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Wednesday, September 23, 2009

Monkeys hold key to diseases

The structure of part of a DNA double helixImage via Wikipedia


Twin baby monkeys, Mito (left) and Tracker, aged six days. AFP

Four baby monkeys created in a laboratory in the United States could hold the key to the eradication of a class of incurable genetic diseases, scientists revealed on Wednesday.

In an experiment that brings the creation of babies with three biological parents a step closer, Spindler, Spindly and twins Mito and Tracker were born through in-vitro fertilisation (IVF) using a technique that should make it possible to prevent women who carry genetic disorders of the mitochondria from passing them on to their children.

Defects in mitochondria - tiny structures known as the power houses or batteries of a cell because they convert food into energy for the cell - affect about one in 5,000 births and can cause about 50 known diseases, such as fatal liver failure, stroke-like episodes, blindness, muscular dystrophy, diabetes and deafness.

Mitochondrial DNA also plays a role in neurodegenerative diseases such as Alzheimer's, Parkinson's and Huntington's.

The team of scientists from the Oregon National Primate Research Centre swapped the mitochondrial DNA (mDNA) from the macaque monkey mother's egg for the mDNA of a donor egg.

The reconstructed eggs were then fertilised with the father's sperm and the healthy offspring were born.

Tests showed that no mDNA from the mother's egg had been transferred to the donor egg.

This the first time that primates have been genetically modified in this way.

The fact that healthy offspring have been produced paves the way for the use of the techniques in humans.

But the research, published in the journal Nature on Wednesday, will reignite the ethical debate over genetic engineering and so-called "designer babies".

Babies born using the new technique would inherit most of their genetic material from their mother and father, but a tiny amount - mitochondrial DNA accounts for less than 1 per cent of all the DNA in a human body - would come from the donor of the mDNA. This genetic material would then be passed on to future generations.

Mitochondria, which are strewn throughout the cell body, contain their own DNA separate from that in the nucleus of cells.

Like nuclear DNA, mDNA harbours genes that can mutate and cause disease.

However, mDNA can only be passed on to offspring via mothers' eggs. It is not transmitted by sperm.

Dr Marita Pohlschmidt, director of research at the Muscular Dystrophy Campaign, said: "We welcome these new advances and believe affected families should be offered the choice of having a healthy child." THE GUARDIAN


From TODAY, World – Friday, 28-Aug-2009

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Dream a little dream

The FantasticksImage via Wikipedia

This is a late posting, but I will post just the same, as I am sort of following this girl's (fast becoming a lady now) steps in the industry


Performing on Broadway and singing with Adam Lambert are just two of Julia Abueva's dreams

Teen singing sensation Julia Abueva.

SHE HAS been featured on Oprah, performed for heads of state, and starred in musicals Sleepless Town and The Fantasticks. She gave her first stage performance when she was seven and, six years later, performed her first full-length solo concert. Not bad for a 13-year-old (she'll be 14 in November).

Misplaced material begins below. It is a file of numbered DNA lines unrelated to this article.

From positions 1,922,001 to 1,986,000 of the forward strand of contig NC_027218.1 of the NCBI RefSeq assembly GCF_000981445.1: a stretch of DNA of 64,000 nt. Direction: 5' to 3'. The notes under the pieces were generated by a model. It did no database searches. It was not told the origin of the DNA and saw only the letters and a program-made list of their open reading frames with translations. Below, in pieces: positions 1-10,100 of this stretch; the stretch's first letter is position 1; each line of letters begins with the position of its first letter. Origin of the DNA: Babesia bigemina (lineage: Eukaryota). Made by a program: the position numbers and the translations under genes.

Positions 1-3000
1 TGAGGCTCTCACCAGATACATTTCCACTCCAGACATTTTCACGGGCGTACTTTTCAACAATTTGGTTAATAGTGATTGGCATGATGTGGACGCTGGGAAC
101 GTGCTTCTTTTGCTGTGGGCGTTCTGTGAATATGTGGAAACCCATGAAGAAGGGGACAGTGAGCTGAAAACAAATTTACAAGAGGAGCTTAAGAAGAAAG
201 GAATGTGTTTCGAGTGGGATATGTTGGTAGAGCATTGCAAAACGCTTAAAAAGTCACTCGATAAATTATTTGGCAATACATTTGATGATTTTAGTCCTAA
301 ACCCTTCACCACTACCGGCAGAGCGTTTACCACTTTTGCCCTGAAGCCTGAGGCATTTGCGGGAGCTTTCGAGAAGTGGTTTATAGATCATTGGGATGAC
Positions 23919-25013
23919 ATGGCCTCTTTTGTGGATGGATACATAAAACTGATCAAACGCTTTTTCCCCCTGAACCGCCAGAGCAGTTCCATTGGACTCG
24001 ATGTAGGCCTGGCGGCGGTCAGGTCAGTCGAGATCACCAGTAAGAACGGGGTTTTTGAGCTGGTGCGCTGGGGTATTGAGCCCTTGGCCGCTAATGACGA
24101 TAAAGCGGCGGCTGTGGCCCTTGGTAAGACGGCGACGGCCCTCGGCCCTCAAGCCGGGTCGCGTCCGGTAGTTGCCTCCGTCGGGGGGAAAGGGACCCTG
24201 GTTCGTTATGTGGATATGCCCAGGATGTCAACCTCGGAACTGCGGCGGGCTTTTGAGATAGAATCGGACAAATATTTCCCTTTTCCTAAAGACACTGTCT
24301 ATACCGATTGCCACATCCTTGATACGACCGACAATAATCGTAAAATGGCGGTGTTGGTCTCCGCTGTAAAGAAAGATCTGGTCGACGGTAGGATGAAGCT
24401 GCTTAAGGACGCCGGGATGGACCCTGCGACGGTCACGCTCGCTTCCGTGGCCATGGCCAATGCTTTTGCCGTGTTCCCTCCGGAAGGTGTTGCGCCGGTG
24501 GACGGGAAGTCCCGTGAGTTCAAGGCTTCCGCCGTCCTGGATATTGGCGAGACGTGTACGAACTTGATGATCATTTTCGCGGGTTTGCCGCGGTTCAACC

And Julia Abueva, who will perform a solo recital at Popstars City this Friday, said she isn't planning to stop any time soon.

"I really want to pursue singing for the rest of my life," said the girl who cites the Pussycat Dolls, Beyonce and Adam Lambert as musical heroes. "I have two really big dreams: To be on Broadway, or make it as a recording artiste."

Plans for another solo concert are already underfoot, and she's going to perform a second run of The Fantasticks in November.

Her recital show will feature "mostly songs from musical theatre". "Broadway is my strength," said the eighth-grader at the Singapore American School. "I've loved it ever since I was small."

What do you think you've gained in your musical journey so far?

I gained lots of discipline. I've learned to juggle singing and school. I'm not going to lie, it's very difficult! And there are days when I'm like, 'I can't do this anymore'. But since I love performing and singing so much, if I want to continue doing it, I have to prove that I can do it.

You appeared on Oprah last year and you'll be on a show on Channel NewsAsia this year. What do you think about that?

It was funny because CNA went to my school during the open house and I was walking around with my friends and the TV crew was following me. My friends asked, 'You have your own TV show?' It was a lot of fun!

Who would you like to perform with?

I can't perform with him, but I would like to meet Simon Cowell. I think he's a really cool dude, even though a few people might not like him. But, oh, Adam Lambert - I would like to do a duet with him.

What keeps you motivated?

I think I'm very blessed. My parents didn't know anything about the industry, but the offers kept coming. And I thank the Lord everyday for the blessings. I'll take whatever opportunities come. But stay grounded, that's what my parents keep telling me. And my friends would say that if I ever put on a diva attitude they would be the first to shoot me!

Catch Julia Abueva in An Evening With A New Star at Popstars City, on Friday at 8pm.


From TODAY, Plus – Thursday, 27-Aug-2009

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